Tag Archives: Apostle Paul

God’s People, part 287: Caesar’s Household

Read Philippians 4:21-23

ALSO IN SCRIPTURE
“For everyone here, including the whole palace guard, knows that I am in chains because of Christ” (Php 1:13).

When we think of God’s people, we tend to think one of two things. We might think of the Israelites who were God’s “chosen people”, or we might think of specific characters in the Bible. Either way, we tend to idealize the people we are thinking about. For instance, we may think that God’s people are super faithful, holy, perform miracles and live wholly devout and righteous lives. Unfortunately, this idealism enables us to distance ourselves from being God’s people, because we feel that we fall short of those ideals. As such, I have decided to write a devotion series on specific characters in the Bible in order to show you how much these Biblical people are truly like us, and how much we are truly called to be God’s people.

Part 287: Caesar’s Household. For most people who have not been trained in Biblical literature and Church history, it is not necessarily understood what Paul means by greeting Caesar’s household. Is he referring to Caesar’s immediate family and/or extended family? Could it be that Caesar’s mother, brothers, sisters, aunts, and uncles all knew Paul and believed in the Gospel? That would be incredible if it were true.

Or does “Caesar’s Household” mean something else entirely. Is it possible that Caesar’s Household is not referring to Caesar’s family but to a different group of people entirely? What could Paul possibly mean when he says that those in Caesar’s Household sends the church in Philippi their greetings? Clearly, here are a few things that need to be unpacked if we are to understand the meaning of Paul’s words.

First, this wording is a clue as to where Paul was writing from. We know that Paul was imprisoned when he wrote this letter; however, there is scholarly debate as to where Paul was writing from. The two options that are most prominent is that Paul was either writing from Caesarea prior to being sent to Rome, or that Paul was writing this in Rome. Caesarea was a prominent city in the ancient Roman Province of Judaea. It was built in honor of Caesar Augustus and, in 6 AD, it was made the capital of Judaea. The Roman governors were stationed there and would travel to Jerusalem only when occasion called for it, such as huge events like Passover.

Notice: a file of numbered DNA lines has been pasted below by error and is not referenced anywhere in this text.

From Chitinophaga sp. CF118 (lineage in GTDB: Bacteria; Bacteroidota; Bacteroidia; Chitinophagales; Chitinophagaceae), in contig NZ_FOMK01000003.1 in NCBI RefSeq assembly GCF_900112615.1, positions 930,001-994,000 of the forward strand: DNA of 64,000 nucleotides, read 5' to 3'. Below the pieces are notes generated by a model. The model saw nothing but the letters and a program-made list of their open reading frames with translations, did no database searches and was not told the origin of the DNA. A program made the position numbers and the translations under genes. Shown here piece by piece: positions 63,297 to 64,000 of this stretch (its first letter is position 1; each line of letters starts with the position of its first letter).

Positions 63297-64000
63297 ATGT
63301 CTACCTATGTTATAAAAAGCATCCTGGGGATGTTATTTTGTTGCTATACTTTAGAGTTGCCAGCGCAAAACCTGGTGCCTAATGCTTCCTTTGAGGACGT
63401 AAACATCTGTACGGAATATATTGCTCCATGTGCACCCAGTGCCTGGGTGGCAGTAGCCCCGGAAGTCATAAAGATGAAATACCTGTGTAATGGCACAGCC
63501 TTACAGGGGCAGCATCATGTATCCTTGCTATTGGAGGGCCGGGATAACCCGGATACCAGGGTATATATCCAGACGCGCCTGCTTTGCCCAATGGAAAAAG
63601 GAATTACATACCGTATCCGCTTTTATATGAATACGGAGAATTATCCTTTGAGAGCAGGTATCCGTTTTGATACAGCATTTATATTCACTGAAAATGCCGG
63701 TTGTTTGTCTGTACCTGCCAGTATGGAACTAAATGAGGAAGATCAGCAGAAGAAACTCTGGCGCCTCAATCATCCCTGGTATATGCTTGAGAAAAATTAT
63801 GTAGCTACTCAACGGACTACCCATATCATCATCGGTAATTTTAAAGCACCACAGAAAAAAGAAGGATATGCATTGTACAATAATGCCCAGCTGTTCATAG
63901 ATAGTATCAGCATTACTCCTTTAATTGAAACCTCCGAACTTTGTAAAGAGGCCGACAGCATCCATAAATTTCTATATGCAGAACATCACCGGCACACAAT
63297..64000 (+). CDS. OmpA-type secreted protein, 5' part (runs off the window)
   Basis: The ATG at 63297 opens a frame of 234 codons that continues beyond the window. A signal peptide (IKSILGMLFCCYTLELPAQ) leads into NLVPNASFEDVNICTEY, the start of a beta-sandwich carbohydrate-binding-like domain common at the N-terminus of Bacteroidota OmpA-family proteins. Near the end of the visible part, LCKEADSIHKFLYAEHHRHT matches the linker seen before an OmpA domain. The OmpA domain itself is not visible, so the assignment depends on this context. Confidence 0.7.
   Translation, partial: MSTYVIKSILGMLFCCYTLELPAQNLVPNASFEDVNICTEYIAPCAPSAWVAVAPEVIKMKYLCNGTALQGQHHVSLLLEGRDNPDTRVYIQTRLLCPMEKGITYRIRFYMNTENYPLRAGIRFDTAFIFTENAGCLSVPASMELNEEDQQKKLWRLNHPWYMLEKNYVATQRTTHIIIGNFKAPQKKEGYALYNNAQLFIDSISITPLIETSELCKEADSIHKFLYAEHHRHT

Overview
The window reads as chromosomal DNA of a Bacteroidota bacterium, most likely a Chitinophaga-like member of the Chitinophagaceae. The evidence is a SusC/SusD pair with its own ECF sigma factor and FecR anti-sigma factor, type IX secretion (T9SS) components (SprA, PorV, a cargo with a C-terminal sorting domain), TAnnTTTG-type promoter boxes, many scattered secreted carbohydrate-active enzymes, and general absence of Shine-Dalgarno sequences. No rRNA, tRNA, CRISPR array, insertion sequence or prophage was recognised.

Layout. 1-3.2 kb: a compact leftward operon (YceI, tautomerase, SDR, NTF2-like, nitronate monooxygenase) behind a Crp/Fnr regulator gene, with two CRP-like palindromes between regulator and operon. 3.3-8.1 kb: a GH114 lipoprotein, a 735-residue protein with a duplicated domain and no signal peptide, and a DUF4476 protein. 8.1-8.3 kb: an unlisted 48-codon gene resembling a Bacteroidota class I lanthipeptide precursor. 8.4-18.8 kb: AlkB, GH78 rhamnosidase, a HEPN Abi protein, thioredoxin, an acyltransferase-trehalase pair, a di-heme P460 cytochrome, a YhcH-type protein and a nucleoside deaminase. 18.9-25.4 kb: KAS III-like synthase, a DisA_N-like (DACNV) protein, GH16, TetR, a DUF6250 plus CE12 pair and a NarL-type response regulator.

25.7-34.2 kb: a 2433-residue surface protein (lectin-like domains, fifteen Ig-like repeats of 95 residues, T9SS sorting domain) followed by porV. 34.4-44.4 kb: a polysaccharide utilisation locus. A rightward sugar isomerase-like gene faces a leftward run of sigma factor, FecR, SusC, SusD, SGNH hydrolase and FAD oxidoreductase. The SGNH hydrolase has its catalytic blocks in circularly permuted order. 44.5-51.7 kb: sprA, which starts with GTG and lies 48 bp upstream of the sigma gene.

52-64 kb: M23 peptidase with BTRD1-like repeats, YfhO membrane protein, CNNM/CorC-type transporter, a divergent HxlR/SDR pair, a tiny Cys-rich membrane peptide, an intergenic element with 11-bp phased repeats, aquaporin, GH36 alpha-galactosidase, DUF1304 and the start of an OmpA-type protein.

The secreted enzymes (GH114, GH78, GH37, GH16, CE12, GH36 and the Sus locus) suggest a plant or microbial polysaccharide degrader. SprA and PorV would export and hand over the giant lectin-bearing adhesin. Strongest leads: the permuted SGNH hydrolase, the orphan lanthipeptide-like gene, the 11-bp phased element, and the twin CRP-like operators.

While it is possible that Caesarea was the location, I find it less compelling than Rome. In Rome, Paul would have been much closer to the current Caesar, where his household (whoever they were) would have been living. To me, Rome is the location that makes the most sense. Again, Caesarea is quite possible, but the arguments for Rome seem the most convincing to me.

So, then, if Rome was the location of Paul’s imprisonment, the epistle (or letter) to the Philippians would have been written sometime after 60 AD, which is the year that Paul arrived in Rome. It is likely that the letter was written sometime between 60 and 62 AD, with 62 AD being the likely year it was written. This would have been toward the end of his first imprisonment in Rome, where he was under house arrest and was unhindered in preaching and teaching those who visited him.

Before we continue, it is remarkable to realize that Paul’s appealing to Caesar, as he did at the end of Acts, resulted in him being cleared of all charges and released from house arrest in 62 AD. Of course, he did end up in prison again after than, under the great persecution of Nero, where he was eventually martyred. Still, his gamble in Caesarea paid off and, as a result, the Gospel was spread even further in Rome.